Another problem tourists have is blending in. Just about an hour ago, our tour bus carrying only our family here in Uruguay (where I am typing this from) stopped to look over the ocean. As I walked over to the boardwalk, I noticed a crowd twenty people staring at a huge sea lion who had lazily parked himself on the sidewalk next to two workers who were chopping up fish. He was hungry and wanted a sun tan, which we all thought was really cute. So I whipped out my video camera and ran over to the crowd. I squeezed in-between the people to get a good spot for the film, trying to be as courteous to the fellow Uruguayans as I could be, quietly saying “hola” and “como stas” (look I know how to say it, just not spell it) and answering “muey bien” and “asi asi” when asked how I was doing. I even lured people over from the sidewalk by yelling: “Mira!” (which means look) like everyone else. By doing this instead of just ignoring them or talking in English like the other nine out of ten Americans would most likely do, I blended in enough that even though people probably figured I was a tourist because of my pitiful Spanish accent, but at least they knew I could at least have a basic conversation with them, which I did. So what is so great about that? First of all, I used my second grade Spanish to my advantage, and I immediately changed my status from: ‘cocky American tourist that just got off a private bus’ to ‘nice American tourist that doesn’t want to make a scene and knows a little Spanish.’ Most tourists would skip mingling part and therefore they were known by those 20 people as the tourists that don’t want to talk. And that’s bad. Below is the video.
So if you are a good tourist, remember to win, not lose. My top tips? Act like you are a local, speak what you can, but don’t overdo it. Please. And do things with confidence, after all you are on vacation.
August 2, 2008
As soon as I landed in Uruguay, I knew it was different than the rest. Right after you finish immigration customs, you’re forced to walk through a superstore with over 1,000 perfumes, with everything from a car to tennis rackets on sale. The store was gigantic, somehow reminding me of the gold-lined gambling rooms that you must walk through on the way to your hotel room. But besides the store, the airport was anything but massive. The baggage claim room was packed full of Uruguayans, airport employees, soldiers, and hidden cameras, so I dared not take any pictures. One thing I noticed that proved to separate Uruguay from the rest of South America was the influence on technology. I’ve seen many more mobile phones and computers here in Uruguay than Lima and Santiago combined.
Driving to where we are going to stay for the next three days, I really got a feel from the average streets and marketplaces. It is the equivalent to the USA’s February, so it is about 40 to 50 degrees here. The streets look dark and abandoned from the outside, but once inside a flower store, I was given the full warm welcome. I’ve been given the impression that because of the season, more people are staying inside. It was beautiful when we passed a long stretch of abandoned beach (in the gallery above) with towering apartments overhead. This place fits the puzzle piece more on your average South American city during the winter, which I didn’t exactly see in Lima and Santiago. The Spanish and Italian influence here is huge, and because of that, I haven’t seen many Americans around. We are here in Montevideo for another two days until we take a boat to Buenos Aires, Argentina.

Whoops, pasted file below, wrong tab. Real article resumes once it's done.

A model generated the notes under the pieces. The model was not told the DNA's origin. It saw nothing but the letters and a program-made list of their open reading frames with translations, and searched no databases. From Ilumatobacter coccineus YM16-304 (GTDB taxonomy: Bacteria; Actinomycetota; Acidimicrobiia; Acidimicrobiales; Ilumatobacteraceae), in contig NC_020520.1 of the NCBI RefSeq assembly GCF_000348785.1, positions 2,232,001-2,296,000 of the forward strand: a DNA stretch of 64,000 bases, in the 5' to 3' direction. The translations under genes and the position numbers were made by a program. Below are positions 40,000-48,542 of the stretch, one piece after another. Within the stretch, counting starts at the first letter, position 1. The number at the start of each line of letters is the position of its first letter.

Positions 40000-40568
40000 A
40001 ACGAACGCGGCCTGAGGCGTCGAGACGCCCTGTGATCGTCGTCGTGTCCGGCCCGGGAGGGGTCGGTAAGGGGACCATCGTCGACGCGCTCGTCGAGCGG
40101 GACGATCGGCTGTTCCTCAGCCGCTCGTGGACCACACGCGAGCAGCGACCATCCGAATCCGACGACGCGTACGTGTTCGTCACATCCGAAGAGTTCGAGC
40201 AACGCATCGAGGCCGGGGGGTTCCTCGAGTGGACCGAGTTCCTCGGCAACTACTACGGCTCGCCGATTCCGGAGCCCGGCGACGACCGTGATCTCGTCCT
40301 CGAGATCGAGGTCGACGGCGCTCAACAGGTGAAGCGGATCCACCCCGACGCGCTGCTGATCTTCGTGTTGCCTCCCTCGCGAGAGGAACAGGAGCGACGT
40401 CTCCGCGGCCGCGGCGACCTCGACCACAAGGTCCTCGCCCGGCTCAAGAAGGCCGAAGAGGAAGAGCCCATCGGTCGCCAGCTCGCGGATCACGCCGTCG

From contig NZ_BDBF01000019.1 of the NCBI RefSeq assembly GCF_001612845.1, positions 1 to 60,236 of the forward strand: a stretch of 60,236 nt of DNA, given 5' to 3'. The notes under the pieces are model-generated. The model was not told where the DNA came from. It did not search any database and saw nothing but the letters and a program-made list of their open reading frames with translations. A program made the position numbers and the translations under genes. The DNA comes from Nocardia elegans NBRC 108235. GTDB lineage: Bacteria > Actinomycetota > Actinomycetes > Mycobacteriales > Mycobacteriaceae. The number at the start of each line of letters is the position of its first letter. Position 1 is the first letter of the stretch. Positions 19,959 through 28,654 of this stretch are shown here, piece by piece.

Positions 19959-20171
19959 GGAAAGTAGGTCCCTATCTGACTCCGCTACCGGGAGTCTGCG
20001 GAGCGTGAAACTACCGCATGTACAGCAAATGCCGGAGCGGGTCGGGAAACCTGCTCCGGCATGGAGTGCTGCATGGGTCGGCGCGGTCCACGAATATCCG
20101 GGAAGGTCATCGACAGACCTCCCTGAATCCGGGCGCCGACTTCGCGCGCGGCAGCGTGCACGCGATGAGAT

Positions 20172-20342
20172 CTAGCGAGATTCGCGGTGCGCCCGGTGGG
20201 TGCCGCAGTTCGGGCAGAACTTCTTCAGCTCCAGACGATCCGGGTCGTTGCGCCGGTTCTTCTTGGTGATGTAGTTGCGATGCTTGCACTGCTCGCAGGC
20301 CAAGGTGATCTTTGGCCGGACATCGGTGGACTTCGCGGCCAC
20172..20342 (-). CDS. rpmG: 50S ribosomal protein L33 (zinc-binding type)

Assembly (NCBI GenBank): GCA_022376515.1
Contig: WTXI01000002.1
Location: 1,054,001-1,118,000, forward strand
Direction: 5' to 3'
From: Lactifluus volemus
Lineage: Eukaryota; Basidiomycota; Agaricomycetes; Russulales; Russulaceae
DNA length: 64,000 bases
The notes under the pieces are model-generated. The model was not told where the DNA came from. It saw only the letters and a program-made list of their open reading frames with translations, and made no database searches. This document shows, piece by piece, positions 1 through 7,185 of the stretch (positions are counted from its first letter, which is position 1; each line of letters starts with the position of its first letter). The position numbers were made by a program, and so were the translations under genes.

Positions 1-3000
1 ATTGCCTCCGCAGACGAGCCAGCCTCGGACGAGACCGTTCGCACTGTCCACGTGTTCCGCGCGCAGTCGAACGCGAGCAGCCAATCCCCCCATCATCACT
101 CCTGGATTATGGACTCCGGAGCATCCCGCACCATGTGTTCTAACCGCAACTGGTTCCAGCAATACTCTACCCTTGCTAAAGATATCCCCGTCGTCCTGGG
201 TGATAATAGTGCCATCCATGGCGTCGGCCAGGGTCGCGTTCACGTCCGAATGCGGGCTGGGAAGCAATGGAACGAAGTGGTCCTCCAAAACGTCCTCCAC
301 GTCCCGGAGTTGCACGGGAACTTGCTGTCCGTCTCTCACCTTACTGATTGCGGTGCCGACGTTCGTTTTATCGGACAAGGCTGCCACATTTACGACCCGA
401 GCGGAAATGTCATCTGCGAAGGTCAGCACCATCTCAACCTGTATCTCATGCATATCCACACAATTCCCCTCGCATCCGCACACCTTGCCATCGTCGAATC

July 27, 2008
As a Los Angeles resident for over 13 years now, I have been accustomed to the two alternate worlds of LA: Beverly Hills, and everywhere else. Recently I made a few trips of longer duration to this hub of stars, and while browsing the shops, I noticed two things. First, the prices, and what they were selling. When it comes to Beverly Hills, the myth is definitely true — everything is overpriced. But, being the teen I am, shopping is not exactly my expertise, so I have never before hit up any of the top notch appointment-only stores in the Hills. But when I first entered these stores and took a look at the price tags, I was blown away. As a southern Californian traveler, I have been accustomed some pretty outrageous stuff around here, but nothing like what was going on over in the BH. Highlights of the store that I browsed while I was wandering included $4,000 Italian motorbike jackets, $40,000 dresses, and my favorite — a $450 cotton undershirt. Now I do understand that this clothing they are selling is the real deal, high quality fabrics, comfortable feel, ect. — but the 450 buck undershirt really struck me as something I may have 10 of in my dresser that was bought for under 5 dollars or less at a popular Polo in a Santa Monica shopping mall. So I made two conclusions: people who buy this stuff are either the filthy rich Los Angeles .com billionaires who own the multiple Ferraris and Gallardos outside, or regular income people who just want to look filthy rich. The answer…was neither.
The second thing I noticed was who was shopping at these stores. Not only did I not see one resident of Southern California in the stores besides the employees, but everyone in the store wasn’t even from the West — mostly not even America. And at that moment the awful truth struck me — these people (who were actually buying this stuff relentlessly) had fallen under the misconception that makes places like Vegas so famous. If you are looking at a stereotype movie shown about Los Angeles, it is almost guaranteed to show the juiciest parts of LA — the expensive shops that the not even the actors in real life would shop at. My point? To foreigners, Los Angeles is Beverly Hills, and it would be like going to Vegas and not visiting a casino to not feed off of the Hills. In fact, for the average tourist I saw there (a Japanese couple and their two sons), it would be virtually impossible to see the real essence of the great city of Los Angeles without a local to show you away from the luring lies of Beverly Hills, and into the real Los Angeles — the city. For example, when I visit South America in a few weeks, (as an American) I will most certainly be shown into the finest of hotels and dining, probably missing what is really what the whole city is about — digging deep into the rich history and life of the places I will be traveling to. This is the exact same feeling that couple from Japan probably was lured into when traveling to Los Angeles.
I am not claiming that Beverly Hills is bad for the city, it is an important asset of Los Angeles’s culture. But I encourage all travelers who may be reading this to find someone local and stay away from the tour busses that only shuttle to the glamorous stops, but to really go into Los Angeles and learn — not necessarily the history of the city, but the culture and the town hubs that really show what LA is all about to me — the greatest city ever.